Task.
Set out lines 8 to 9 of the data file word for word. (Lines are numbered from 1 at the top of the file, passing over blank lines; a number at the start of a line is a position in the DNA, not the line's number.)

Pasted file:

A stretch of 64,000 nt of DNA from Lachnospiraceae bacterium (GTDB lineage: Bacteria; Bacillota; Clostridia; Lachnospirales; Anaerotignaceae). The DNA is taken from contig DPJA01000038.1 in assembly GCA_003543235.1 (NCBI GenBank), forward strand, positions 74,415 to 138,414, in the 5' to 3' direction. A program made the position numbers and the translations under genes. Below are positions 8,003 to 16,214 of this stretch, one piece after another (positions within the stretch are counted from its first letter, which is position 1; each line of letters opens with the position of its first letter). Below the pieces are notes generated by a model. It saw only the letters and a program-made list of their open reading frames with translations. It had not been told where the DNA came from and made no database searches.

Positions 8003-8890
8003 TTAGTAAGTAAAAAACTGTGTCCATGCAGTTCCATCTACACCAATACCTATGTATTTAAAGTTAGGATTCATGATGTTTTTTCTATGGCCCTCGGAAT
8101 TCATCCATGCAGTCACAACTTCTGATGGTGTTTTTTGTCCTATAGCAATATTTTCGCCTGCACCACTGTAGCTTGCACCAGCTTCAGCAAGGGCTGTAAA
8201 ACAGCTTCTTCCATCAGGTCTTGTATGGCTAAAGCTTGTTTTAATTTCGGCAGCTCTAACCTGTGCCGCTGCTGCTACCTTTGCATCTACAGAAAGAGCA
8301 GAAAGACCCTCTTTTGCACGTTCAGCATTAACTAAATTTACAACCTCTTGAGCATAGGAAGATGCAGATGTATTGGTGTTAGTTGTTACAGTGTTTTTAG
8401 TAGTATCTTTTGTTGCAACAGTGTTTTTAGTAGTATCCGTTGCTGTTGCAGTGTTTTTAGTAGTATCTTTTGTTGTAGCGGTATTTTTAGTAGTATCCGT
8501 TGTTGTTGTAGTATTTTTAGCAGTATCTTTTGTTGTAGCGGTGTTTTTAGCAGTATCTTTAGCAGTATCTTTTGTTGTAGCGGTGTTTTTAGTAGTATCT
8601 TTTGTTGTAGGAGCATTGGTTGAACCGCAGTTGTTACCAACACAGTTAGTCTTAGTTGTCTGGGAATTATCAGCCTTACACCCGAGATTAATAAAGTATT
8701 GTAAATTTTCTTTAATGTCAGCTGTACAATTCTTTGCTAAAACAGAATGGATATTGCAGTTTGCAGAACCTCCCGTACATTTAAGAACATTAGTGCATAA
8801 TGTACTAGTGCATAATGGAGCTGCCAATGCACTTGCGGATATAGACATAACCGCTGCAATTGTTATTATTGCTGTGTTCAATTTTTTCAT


8501 TGTTGTTGTAGTATTTTTAGCAGTATCTTTTGTTGTAGCGGTGTTTTTAGCAGTATCTTTAGCAGTATCTTTTGTTGTAGCGGTGTTTTTAGTAGTATCT
8601 TTTGTTGTAGGAGCATTGGTTGAACCGCAGTTGTTACCAACACAGTTAGTCTTAGTTGTCTGGGAATTATCAGCCTTACACCCGAGATTAATAAAGTATT